A demanding few months, says Met anti-terror chief
The head of the Met Police's Counter Terrorism Command rarely gives interviews but ahead of a special programme from New Scotland Yard on Tuesday, Dean Haydon spoke to the BBC Asian Network about the challenges the force faces.
Cdr Dean Haydon agrees the last few months have been "demanding" and "challenging".
Since he started the job in December 2015, there have been four separate terror attacks - at Westminster Bridge, Manchester Arena, London Bridge and Finsbury Park Mosque.
"If you were talking to me 12 months ago, I'd be talking about a different terrorist threat - the threat's shifted, it's changed," he says.
But Cdr Haydon says the public are not aware of the plots that have been stopped during the same period.
"Six were disrupted, and over the last three years, 19 different terrorist plots have been stopped," he explains.
Before Westminster, the highest-profile terror attacks in the UK in recent years were the murder of MP Jo Cox in June 2016 and soldier Lee Rigby in Woolwich in May 2013.
For Cdr Haydon, the difficulty facing police now is individuals who have been acting alone and using everyday items such as knives and cars.
"Twelve months ago the plots we were preventing were those aimed at the police, the military and government officials.
"But the recent attacks were on the public, the community. They're indiscriminate."
'Record number of calls'
Cdr Haydon says the job of monitoring and disrupting plots is an around the clock task and a lot of the work relies on information provided by the public.
"I would class these attackers as lone actors," he says.
"It's difficult to identify, disrupt and prevent these individuals [so] we do need the help of the public, because the police and security service can't do this alone."
The public, and especially Muslims, have been urged to be more vigilant and proactive in reporting suspicious individuals.
But recently it emerged that members of that community had reported Manchester suicide bomber Salman Abedi and Khuram Butt, one of the men behind the London Bridge attack, to the police through its anti-terror hotline.
Asked why the authorities did not act on the information, Cdr Haydon insists every call is treated seriously.
"This year we've had the highest amounts of calls we've ever seen. Every one we get is prioritised.
"Some of the information goes into wider intelligence picture and some is based on live operations we're running. If you phone us anonymously, obviously we can't call you back. If you've left your contact details, and we think it's safe to call you back, we will."
Last year a record number of people contacted the confidential hotline, with the service receiving more than 22,000 calls.
About a third of these calls feed the police's operations.
But when people report suspicious behaviour, or suspect someone has been radicalised and wants to go abroad to fight, what happens next?
"We have a duty of care to protect individuals regardless.," says Cdr Haydon.
"We'll do everything to stop them going. We'll take their passports off them. There are various systems at airports and ports across the country to identify individuals. But I'm glad to see there's a slowing down of people going abroad and that's thanks to the work we've done."
He says 850 people have left the UK to join terrorist organisations. Some have been killed in war zones, some have stayed overseas but others have returned. It's the latter that "cause [him] concern".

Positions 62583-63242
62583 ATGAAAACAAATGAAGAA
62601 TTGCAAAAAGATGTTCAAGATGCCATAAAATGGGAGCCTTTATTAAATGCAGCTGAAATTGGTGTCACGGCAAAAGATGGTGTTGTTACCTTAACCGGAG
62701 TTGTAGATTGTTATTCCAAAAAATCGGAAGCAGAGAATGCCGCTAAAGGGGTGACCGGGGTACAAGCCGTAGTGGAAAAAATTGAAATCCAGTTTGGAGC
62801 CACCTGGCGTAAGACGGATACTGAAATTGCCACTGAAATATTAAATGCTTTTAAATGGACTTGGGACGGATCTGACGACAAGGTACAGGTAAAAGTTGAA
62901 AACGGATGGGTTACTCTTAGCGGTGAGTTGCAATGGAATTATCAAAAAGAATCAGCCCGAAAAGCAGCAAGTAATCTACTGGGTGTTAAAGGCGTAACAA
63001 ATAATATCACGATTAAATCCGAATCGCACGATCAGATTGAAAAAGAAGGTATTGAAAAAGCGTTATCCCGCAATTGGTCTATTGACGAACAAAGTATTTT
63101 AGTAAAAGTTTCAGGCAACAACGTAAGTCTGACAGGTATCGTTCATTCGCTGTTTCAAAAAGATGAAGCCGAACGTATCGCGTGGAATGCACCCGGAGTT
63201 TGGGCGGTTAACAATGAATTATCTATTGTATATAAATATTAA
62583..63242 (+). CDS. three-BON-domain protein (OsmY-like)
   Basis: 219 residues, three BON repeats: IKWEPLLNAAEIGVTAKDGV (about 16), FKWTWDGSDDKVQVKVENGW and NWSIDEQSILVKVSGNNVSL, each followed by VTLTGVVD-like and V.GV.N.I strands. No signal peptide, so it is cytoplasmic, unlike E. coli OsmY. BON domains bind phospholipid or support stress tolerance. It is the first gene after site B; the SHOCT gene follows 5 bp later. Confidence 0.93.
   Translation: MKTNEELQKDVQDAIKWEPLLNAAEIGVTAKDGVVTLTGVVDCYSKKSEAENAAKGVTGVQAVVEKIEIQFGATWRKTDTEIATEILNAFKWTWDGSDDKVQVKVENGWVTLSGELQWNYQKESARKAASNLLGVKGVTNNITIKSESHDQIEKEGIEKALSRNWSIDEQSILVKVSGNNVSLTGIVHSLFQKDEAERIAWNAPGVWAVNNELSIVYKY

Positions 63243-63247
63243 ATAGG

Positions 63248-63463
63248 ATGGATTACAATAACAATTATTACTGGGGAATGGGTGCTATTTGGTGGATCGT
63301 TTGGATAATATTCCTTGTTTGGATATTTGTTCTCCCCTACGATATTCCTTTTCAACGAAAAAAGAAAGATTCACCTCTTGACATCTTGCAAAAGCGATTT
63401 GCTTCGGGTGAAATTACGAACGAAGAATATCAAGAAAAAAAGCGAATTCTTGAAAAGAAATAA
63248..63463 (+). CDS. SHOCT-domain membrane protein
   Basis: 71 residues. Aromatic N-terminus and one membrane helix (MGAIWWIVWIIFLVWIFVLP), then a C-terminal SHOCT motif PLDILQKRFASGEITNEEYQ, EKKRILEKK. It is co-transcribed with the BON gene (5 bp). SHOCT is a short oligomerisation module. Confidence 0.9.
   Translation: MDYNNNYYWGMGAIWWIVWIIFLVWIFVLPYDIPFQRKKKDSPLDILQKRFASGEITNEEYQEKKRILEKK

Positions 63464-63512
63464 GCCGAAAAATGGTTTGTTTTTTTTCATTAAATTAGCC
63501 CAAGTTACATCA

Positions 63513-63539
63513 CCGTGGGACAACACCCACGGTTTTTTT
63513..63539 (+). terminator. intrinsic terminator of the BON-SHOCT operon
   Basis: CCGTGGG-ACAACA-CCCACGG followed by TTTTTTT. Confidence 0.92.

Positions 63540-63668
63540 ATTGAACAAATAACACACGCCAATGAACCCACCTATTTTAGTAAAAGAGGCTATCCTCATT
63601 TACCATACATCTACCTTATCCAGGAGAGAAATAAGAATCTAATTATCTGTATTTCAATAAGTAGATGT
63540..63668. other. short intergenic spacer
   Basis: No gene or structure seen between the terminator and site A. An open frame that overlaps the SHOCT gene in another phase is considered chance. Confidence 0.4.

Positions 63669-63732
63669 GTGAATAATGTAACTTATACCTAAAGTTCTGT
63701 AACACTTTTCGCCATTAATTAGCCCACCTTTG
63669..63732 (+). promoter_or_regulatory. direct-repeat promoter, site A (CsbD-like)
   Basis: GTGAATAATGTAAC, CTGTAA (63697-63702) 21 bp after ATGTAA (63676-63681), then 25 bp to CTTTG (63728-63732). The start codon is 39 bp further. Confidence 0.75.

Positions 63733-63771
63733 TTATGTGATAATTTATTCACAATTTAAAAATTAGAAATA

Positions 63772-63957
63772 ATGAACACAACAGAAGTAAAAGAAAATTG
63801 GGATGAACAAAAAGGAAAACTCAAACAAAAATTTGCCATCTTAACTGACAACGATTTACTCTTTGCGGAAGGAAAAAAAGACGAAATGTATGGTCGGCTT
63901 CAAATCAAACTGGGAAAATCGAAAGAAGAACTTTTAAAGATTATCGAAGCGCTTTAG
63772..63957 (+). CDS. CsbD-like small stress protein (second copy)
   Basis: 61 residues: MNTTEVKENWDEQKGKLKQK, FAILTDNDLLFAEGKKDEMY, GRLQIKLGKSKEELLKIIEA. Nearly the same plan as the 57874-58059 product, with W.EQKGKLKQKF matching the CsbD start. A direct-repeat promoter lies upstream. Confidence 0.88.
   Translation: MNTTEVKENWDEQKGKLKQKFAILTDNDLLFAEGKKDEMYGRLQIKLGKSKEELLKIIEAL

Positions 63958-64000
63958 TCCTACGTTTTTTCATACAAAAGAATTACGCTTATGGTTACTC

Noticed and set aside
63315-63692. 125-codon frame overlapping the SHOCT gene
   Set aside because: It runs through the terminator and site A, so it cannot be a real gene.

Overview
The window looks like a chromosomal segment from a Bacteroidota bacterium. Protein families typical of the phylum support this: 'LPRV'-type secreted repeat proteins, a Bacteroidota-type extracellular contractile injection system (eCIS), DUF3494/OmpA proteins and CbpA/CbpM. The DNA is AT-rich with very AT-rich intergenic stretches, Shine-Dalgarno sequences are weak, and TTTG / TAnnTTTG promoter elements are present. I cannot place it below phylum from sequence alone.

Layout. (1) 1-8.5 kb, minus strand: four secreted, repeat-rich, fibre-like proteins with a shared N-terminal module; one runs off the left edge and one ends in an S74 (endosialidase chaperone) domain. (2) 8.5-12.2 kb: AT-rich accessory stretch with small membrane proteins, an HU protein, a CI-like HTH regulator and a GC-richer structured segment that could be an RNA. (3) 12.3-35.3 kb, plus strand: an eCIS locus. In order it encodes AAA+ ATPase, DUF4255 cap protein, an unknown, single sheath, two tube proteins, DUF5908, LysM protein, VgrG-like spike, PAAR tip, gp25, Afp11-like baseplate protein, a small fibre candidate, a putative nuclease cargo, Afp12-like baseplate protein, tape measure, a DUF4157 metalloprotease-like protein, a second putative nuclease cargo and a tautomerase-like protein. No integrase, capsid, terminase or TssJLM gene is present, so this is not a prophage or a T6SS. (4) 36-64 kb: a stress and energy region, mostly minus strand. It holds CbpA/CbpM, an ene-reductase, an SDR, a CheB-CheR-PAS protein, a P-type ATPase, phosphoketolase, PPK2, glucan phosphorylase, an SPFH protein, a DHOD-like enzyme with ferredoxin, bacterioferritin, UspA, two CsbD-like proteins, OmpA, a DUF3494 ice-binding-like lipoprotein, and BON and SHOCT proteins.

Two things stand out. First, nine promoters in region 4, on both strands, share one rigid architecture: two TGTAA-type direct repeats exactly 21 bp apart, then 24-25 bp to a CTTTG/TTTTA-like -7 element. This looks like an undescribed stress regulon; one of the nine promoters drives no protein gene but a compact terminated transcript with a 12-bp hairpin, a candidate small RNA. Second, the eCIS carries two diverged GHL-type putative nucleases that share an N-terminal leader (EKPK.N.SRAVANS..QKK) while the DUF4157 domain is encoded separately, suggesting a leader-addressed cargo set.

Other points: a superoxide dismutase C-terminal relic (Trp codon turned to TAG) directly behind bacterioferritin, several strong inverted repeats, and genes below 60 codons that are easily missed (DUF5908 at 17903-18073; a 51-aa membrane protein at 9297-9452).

"Some of them have had military training abroad and been radicalised. We are contingency planning now in relation to all of them. We've got a fair idea of who every individual is."
Many would ask, why let them back? Why trust them?
Cdr Haydon emphasises that it is his job to protect all Britons and if there's evidence of terrorist activity, individuals will be arrested and prosecuted.
But he says the police has a duty to protect the young and vulnerable.
"We work with local authorities, some of them are statutory partners, some of them are intervention providers, trusted members of the community who work alongside us and ultimately safeguard and protect young people."
'Not just about Muslim community'
Former Met Ch Supt Dal Babu - one of Britain's most senior Muslim officers - called it "toxic". He said many Muslims do not trust it and see it as a form of spying.
But Cdr Haydon says those who criticise it are not offering another solution.
"I hear criticism but I absolutely don't accept it," he says. "Prevent is not about spying on communities. It's about safeguarding."
Safeguarding is something Cdr Haydon mentions several times.
Having previously headed the Child Abuse and Sexual Offences arm of the police and enforced safeguarding systems there, he sees Prevent as its equivalent in the terrorism world.
Nevertheless doesn't the criticism of Prevent affect him, especially as it comes from the people he needs to help him do his job effectively?
"I hear that, but sometimes it's based on ignorance and sometimes it comes from sections of the community that just don't want it to work."
One thing that is striking about the conversation with Cdr Haydon is that he rarely mentions the word Muslim, preferring to use words "community" or "communities".
But he does stress that he wants to reassure those who feel unfairly under suspicion.
"Prevent is not just about the Muslim community. It goes across all communities."
He said a third of the cases related to domestic extremism and involved tackling the threat from right-wing extremists.
"I have seen the positive work of Prevent," he said, adding it had stopped people from being radicalised or going abroad.
"It's a fantastic tool and it's here to stay."
Listen to The Big Debate, Live at The Met Police on the BBC Asian Network on Tuesday 8 August at 10:00 BST